Overlapping in FFT analysis

Analyse-> Plot spectrum.
It is not clear how Audacity averages the spectrum. How the FFT windows are overlapped? The manual contains the sentence: “currently only the first 237.8 seconds of selected audio can be analyzed”. Why? At any sampling rate? Where is beginning of FFT window when there is no range selected and the cursor indicates position given on the time axis? Who could explain?

That is an inaccuracy in the manual which has been corrected in the 2.0.4 manual.
The limit is actually 10485760 samples (237.8 seconds at 44100 Hz sample rate).

I’m not sure what the overlap percentage is, but as there is no user control for that such information is only of academic interest and the source code is freely available for anyone that wants to look it up.

Plot Spectrum analyzes the selected audio, up to the first 10485760 samples.

It’s important to know what the overlap is, even there is no control. It may be 0% for example. There are users who aren’t programers and analysis of the code may be too difficult.

Thank You for explanation. It isn’t a good idea.

This is not my area of expertise, but it looks to me like a 50% (100%) overlap. What do you think it is?

Please explain.

The selection of entire audio file is very easy in “CTRL-A” mode. There is no need to duplicate this function. Sometimes the analysis of very short time range (as short as FFT window size) is needed. The selection of the range equal FFT window size is difficult. The much better solution is set the cursor at the beginning of that range and do only one FFT cycle. In the other words - the cursor indicates the beginning of the FFT window and the window size determines the length of selected range. Unfortunately, Audacity can’t do it.

PS. We do not know what Audacity do when the selected range is shorter than FFT window size or slightly longer and doesn’t cover exactly the overlapped FFT windows.

It doesn’t.
Perhaps you have the “Select all audio in project, if none selected” preference option enabled: http://manual.audacityteam.org/o/man/tracks_preferences.html

then select a very short time range.

Zoom in, or use the Selection toolbar.
The selection does not need to be exact (see below).

The purpose of windowing is to enable analysis of long selections. The window size is a means to set time and frequency resolutions, it is not intended as a means to determine how much audio to analyse. http://en.wikipedia.org/wiki/Window_function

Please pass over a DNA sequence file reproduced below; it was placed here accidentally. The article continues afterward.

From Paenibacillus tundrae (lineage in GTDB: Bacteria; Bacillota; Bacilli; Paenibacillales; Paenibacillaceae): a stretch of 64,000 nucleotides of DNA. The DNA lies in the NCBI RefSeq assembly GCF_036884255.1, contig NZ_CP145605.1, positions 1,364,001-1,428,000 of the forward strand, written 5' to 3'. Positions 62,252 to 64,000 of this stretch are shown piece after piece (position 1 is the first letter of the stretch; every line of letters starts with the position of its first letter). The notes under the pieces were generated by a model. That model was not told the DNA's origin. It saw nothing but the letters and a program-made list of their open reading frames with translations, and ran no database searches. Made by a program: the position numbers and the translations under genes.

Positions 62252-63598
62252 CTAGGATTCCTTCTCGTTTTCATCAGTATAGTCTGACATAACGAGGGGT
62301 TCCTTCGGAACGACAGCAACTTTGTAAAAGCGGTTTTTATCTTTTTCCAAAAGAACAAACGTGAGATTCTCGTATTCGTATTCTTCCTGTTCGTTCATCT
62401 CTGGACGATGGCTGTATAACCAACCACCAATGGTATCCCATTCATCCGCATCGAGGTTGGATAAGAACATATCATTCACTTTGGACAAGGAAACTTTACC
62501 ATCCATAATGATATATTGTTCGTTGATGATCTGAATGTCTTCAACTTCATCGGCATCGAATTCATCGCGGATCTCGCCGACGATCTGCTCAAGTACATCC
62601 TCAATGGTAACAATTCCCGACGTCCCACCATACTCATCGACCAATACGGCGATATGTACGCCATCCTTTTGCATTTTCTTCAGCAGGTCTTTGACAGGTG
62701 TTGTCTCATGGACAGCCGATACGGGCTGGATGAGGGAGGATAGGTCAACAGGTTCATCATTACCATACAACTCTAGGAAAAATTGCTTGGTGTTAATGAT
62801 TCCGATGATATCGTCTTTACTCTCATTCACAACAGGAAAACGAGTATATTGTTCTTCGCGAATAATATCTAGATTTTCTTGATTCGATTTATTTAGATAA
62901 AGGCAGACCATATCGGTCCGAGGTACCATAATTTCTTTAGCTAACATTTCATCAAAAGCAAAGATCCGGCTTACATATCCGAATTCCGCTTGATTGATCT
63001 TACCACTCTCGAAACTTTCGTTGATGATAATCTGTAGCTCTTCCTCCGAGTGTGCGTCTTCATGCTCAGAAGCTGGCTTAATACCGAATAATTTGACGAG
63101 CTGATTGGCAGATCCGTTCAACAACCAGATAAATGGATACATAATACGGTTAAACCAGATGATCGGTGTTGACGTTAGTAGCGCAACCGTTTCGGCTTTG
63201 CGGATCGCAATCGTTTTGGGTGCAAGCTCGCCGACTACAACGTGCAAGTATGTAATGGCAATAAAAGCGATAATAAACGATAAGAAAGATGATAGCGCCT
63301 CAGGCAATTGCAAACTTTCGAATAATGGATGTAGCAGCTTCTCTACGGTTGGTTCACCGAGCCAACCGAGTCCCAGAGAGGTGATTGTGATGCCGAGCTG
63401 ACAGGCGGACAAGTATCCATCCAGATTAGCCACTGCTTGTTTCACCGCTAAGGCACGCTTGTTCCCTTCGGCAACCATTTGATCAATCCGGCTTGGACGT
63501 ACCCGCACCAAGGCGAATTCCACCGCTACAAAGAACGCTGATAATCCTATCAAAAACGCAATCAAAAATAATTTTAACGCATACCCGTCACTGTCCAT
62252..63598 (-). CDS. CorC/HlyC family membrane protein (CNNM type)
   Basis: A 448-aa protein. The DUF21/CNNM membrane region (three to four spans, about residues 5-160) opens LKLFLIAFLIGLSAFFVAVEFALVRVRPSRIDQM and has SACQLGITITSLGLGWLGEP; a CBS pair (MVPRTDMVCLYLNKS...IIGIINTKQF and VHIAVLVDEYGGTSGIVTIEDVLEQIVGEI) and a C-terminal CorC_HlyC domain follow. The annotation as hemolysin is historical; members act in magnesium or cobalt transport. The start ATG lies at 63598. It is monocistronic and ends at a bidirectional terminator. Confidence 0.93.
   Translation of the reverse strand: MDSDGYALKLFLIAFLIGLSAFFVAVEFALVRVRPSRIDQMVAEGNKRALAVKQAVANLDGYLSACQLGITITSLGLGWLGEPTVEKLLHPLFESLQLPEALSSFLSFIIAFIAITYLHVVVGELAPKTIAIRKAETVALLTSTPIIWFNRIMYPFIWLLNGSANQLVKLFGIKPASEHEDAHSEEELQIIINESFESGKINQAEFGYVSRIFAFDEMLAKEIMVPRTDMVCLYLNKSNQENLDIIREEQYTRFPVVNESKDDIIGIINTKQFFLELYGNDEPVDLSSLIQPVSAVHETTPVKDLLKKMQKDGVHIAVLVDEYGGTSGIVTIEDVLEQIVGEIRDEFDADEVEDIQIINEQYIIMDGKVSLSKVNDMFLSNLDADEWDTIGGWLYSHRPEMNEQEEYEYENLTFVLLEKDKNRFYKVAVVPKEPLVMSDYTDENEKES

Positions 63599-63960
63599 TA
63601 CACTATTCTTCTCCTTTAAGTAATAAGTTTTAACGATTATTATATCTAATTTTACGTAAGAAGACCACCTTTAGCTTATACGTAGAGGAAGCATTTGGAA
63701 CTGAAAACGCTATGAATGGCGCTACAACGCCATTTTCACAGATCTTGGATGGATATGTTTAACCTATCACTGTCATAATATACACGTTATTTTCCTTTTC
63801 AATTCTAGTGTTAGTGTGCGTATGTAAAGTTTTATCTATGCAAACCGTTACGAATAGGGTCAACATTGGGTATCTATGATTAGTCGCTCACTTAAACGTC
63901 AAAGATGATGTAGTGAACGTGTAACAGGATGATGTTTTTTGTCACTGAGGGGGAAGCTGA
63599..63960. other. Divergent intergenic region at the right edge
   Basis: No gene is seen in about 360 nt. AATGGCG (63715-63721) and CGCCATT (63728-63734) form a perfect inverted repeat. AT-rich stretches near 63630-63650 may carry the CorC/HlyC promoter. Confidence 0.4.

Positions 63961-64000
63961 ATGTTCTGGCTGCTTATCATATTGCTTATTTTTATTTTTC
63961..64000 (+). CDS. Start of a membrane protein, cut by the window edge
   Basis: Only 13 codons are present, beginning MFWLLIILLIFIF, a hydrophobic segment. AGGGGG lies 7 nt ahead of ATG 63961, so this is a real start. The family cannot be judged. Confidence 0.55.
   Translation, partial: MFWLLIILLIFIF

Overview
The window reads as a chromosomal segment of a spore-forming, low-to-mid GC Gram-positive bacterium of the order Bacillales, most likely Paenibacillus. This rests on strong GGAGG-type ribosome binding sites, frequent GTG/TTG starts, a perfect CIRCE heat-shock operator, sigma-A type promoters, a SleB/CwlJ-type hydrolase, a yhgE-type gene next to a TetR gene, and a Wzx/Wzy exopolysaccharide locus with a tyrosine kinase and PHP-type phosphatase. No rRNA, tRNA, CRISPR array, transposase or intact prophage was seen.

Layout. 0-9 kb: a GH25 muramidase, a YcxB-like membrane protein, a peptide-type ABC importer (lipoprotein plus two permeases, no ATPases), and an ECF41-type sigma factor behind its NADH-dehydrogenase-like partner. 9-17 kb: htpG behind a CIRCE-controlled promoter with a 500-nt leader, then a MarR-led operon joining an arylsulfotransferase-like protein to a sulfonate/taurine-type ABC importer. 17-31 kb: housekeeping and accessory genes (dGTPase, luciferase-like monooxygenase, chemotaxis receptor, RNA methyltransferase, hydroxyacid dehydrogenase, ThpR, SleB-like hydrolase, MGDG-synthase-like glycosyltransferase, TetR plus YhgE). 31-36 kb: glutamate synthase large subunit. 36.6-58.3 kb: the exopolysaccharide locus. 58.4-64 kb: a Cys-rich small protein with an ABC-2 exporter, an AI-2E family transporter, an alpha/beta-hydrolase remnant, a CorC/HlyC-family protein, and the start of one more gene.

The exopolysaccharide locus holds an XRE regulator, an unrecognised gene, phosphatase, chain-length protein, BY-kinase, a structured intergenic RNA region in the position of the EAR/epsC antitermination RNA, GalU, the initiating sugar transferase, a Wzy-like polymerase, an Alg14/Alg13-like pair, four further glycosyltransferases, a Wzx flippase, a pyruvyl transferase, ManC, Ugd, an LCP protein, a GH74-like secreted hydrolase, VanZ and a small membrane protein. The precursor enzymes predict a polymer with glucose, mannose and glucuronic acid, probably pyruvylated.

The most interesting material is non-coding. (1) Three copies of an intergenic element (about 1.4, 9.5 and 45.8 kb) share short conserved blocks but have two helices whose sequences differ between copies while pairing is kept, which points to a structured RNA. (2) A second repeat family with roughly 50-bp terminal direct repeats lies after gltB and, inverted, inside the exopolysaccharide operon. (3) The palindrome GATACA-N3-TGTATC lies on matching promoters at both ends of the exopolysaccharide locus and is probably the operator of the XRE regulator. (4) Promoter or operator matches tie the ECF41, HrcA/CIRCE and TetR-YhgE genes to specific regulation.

Obviously a selection shorter than the window size returns no result. Try it and you will see that Audacity provides a warning if your selection is shorter than the window size.

??? We are talking about “Analyze-> Plot spectrum”. The idea of “select all audio in project” for FFT analysis is nonsense.
If we can’t to use “CTRL+A” for select a single audio track, we still can do it fast and simple using mouse cursor.

You will try to do it 100 times first. It’s possible to do it in your way, but it’s extremely uncomfortable.

You can’t know it.

You have no right. Probably You are not familiar with typical operations in frequency domain. There are better sources than wikipedia. For example - see B&K Technical Bulletin. Single FFT operation needs a set of samples i.e. “time window”. The window function will be matched to the kind of signal analyzed (pulse, periodic etc.). For pulses we typical need only one time window. For periodic signals in many cases better results are obtained with single FFT operation with long “time window” than short “time window” and overlapping procedure.

Go to (2). The selection of exactly one “time window” is very necessary and useful option. The typical situation is when we need to do FFT analysis in many parts of audio track using well-matched window function and window size. The best solution is my method.

Audacity is a multi-track audio editor. For advanced analysis options you may be better to use MatLab.

Of course. Please submit a patch to implement your method and I’ll be happy to forward it to the developers for consideration.